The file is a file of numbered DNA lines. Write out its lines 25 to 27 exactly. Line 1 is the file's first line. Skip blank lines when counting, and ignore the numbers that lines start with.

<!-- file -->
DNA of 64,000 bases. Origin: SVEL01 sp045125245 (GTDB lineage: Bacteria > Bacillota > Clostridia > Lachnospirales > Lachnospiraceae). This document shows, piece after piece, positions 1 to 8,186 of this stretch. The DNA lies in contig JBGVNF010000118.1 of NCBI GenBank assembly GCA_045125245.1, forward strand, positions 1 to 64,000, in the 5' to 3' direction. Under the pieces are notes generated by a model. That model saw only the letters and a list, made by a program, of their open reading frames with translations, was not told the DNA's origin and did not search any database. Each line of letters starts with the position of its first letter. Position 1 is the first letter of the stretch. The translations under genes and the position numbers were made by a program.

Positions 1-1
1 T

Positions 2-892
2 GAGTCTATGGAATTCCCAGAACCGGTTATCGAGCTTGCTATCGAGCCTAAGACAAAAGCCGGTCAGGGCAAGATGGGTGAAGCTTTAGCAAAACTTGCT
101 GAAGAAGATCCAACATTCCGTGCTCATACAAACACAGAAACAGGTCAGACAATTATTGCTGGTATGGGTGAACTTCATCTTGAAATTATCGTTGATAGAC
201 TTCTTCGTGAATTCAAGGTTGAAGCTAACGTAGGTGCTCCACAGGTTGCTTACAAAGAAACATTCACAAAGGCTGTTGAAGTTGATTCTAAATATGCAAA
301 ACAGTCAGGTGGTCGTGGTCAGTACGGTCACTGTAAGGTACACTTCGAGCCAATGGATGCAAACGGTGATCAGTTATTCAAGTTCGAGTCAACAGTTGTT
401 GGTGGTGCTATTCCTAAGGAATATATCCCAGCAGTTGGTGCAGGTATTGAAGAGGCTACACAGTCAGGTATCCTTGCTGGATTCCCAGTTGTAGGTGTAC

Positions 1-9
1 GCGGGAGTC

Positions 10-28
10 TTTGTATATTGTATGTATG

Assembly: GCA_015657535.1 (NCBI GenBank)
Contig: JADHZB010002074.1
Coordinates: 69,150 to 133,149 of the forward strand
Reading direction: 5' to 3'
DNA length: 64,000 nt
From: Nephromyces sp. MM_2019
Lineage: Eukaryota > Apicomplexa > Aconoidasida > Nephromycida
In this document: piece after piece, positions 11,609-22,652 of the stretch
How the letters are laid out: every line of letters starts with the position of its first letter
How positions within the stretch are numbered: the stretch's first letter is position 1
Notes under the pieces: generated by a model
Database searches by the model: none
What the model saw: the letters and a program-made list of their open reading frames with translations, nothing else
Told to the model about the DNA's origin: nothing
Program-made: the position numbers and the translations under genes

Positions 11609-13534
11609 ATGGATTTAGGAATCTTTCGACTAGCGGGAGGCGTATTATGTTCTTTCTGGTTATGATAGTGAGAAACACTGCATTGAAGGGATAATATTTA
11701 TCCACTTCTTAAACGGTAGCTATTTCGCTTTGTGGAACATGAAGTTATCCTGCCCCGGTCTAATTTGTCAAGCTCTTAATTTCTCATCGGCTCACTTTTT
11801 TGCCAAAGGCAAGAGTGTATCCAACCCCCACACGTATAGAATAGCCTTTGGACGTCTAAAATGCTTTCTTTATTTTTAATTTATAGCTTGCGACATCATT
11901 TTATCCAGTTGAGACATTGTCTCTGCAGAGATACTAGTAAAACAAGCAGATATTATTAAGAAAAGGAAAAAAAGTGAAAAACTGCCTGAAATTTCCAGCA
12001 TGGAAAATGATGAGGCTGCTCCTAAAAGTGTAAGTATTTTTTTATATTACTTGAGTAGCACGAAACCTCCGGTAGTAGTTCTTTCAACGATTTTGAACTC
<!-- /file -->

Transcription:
Database searches by the model: none
What the model saw: the letters and a program-made list of their open reading frames with translations, nothing else
Told to the model about the DNA's origin: nothing